Saturday, April 23, 2011

The world feels especially quiet this morning: Homily by Ann Willms for Holy Saturday

The Church has nearly lost sight of Holy Saturday -- the second day of the Great Three Days of Easter. It is the day after the crucifixion, but the Resurrection has not yet happened. It is a fulcrum between the two and it is crucial to the understanding of the meaning of Easter.

There is a liturgy for Holy Saturday in our prayer book, though it has fallen into disuse in the Church. We've resurrected it, so to speak, at St. Paul's. This morning, our associate rector, Ann Willms, led us in this simple service of meditation and psalms.

The lessons we used today are 1 Peter 3:17-22 and John 19:38-42.   Ann gave this touching and very personal homily, and it brought home to me again why Holy Saturday matters, really matters. I commend it to you, and I hope you will join us tonight at 7:30 pm for the Great Vigil of Easter:

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Holy Saturday homily
By The Rev. Dr. Ann Willms

The world feels especially quiet this morning. After the unraveling and chaos of Jesus’ final hours yesterday, there is only silence. After the shouting of guards, the jostling of crowds, the wailing of women, the pounding of nails, and the exhausted groans of those who hurriedly carried the body to the tomb, all is silent now. Jesus is dead and buried. The Word-made-flesh has been silenced.

I was not prepared for the silence in the wake of my mother’s death. Her death was accompanied by the chaos of its suddenness. The shouting was my own, desperately trying to will her to stay with us. The jostling was of the paramedics hauling in their equipment. The wailing was from one of my daughters, the pounding of a fist in anger from the other. And the exhausted groans were of the funeral directors who came to take the body away just before midnight– to take my mother away.

When a death occurs, what happens next is often a blur, and yet also very methodical, as in John’s gospel. They procured and removed Jesus’ body. They wrapped it with spices in linen cloths. They carried it to the tomb in the garden and laid it there. Then they evidently went home, because the Sabbath was the next day and further work would be prohibited.

I wonder what that silence was like that night for Jesus’ mother Mary.
I wonder what the silence was like for Peter and Mary Magdalene. So much unspoken, and now, only silence. For me, the silence of my mother’s death was almost unbearable. I looked out that night and saw my mother’s car in my driveway and asked the sky, “Where are you?” Nothing came back.

We are here at the liminal place, the threshold of death, where it is only silence. In some ways it is a relief after witnessing the pain and torment Jesus suffered. We can catch our breath. But it also evokes a profound loneliness and sadness.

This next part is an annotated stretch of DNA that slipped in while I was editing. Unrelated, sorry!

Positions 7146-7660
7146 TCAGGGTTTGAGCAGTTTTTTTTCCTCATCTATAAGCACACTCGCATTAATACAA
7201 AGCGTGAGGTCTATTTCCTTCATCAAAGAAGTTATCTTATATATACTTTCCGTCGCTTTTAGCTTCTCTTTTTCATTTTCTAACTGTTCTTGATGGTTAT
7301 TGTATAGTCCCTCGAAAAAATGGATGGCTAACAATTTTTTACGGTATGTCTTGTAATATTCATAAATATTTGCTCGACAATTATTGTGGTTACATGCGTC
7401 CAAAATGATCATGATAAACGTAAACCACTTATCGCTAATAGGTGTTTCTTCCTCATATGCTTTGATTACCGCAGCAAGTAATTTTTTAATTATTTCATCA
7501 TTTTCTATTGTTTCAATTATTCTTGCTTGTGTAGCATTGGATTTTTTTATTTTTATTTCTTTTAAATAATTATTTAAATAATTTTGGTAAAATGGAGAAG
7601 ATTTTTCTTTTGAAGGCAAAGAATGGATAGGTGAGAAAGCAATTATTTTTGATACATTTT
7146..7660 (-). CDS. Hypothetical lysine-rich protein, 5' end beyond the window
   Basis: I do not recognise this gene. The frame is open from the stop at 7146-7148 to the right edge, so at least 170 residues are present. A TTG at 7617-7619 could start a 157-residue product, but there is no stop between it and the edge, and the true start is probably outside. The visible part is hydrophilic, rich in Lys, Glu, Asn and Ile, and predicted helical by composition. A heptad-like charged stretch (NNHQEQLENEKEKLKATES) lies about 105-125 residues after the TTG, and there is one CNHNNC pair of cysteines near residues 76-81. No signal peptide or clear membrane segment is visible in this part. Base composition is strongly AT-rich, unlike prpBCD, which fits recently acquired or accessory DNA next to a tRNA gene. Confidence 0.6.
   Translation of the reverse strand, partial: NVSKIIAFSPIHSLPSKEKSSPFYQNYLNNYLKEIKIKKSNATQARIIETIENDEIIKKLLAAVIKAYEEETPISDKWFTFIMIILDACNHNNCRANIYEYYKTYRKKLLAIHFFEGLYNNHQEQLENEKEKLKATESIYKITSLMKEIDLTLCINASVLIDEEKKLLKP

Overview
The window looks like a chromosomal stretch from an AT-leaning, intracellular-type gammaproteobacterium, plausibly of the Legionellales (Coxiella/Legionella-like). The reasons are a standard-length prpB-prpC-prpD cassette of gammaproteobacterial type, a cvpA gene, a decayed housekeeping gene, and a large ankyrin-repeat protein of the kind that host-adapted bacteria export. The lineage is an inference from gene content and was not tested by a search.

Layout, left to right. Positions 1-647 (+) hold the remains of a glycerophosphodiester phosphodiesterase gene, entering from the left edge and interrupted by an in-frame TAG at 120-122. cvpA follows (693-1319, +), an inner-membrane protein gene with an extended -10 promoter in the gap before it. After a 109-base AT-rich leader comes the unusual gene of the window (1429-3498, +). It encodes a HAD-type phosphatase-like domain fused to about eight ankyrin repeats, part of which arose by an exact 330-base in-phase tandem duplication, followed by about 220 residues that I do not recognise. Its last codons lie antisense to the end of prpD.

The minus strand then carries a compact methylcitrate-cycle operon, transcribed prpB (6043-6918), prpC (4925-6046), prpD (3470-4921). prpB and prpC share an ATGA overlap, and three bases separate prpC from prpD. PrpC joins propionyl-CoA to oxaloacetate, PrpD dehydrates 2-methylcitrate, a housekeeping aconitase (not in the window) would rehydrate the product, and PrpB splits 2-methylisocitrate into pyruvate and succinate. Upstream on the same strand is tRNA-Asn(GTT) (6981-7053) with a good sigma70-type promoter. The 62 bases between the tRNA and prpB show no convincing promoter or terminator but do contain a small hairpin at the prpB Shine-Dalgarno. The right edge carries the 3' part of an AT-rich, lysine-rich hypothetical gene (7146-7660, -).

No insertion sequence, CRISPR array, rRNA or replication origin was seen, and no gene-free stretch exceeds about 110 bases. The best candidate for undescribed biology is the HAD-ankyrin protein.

There is a tradition that has grown in the church from the 4th century that says that despite the silence the survivors experienced, Jesus was actually “at work” breaking down the gates of hell, preaching to all those who in life did not hear or accept the good news, until every resident soul was saved. This is the so-called “harrowing of hell.” This is what is alluded to in the First Letter of Peter reading we heard, about the gospel being proclaimed even to the dead. I have found this image comforting in years past, but this year I have wondered if it is simply another way for me to avoid the stark reality of Jesus’ being really dead. It is so much better to think of him in action somehow.

But to say that his body lay in the tomb while his soul wandered the underworld presumes a Greek dichotomy of body and soul that was incomprehensible to the Jewish understanding of human be-ing. We are one – body and life-breath and soul – one entity. So when we die, we die as a whole, yet are held in the memory of God. Jesus too died wholly, simply being with the dead as the dead.

And yet this, and only this, is how death was put to death. As Hans Urs von Balthasar has pointed out in his book Mysterium Paschale, Jesus’ solidarity with the powerless in death was his proclamation, silent though it was, that his work was completed. This truly being with the dead was his proclamation that nothing can separate us from the love of God in Christ, not even death.

In a few moments we will depart, many of us to make preparations for tonight’s Easter Vigil. The busyness and movement and work with our hands will comfort us as these things often do after a death. They remind us that we are alive, and that life is precious. Let us allow our preparations to be held with the silent tomb in view, even as we look toward the certain joy of Easter.

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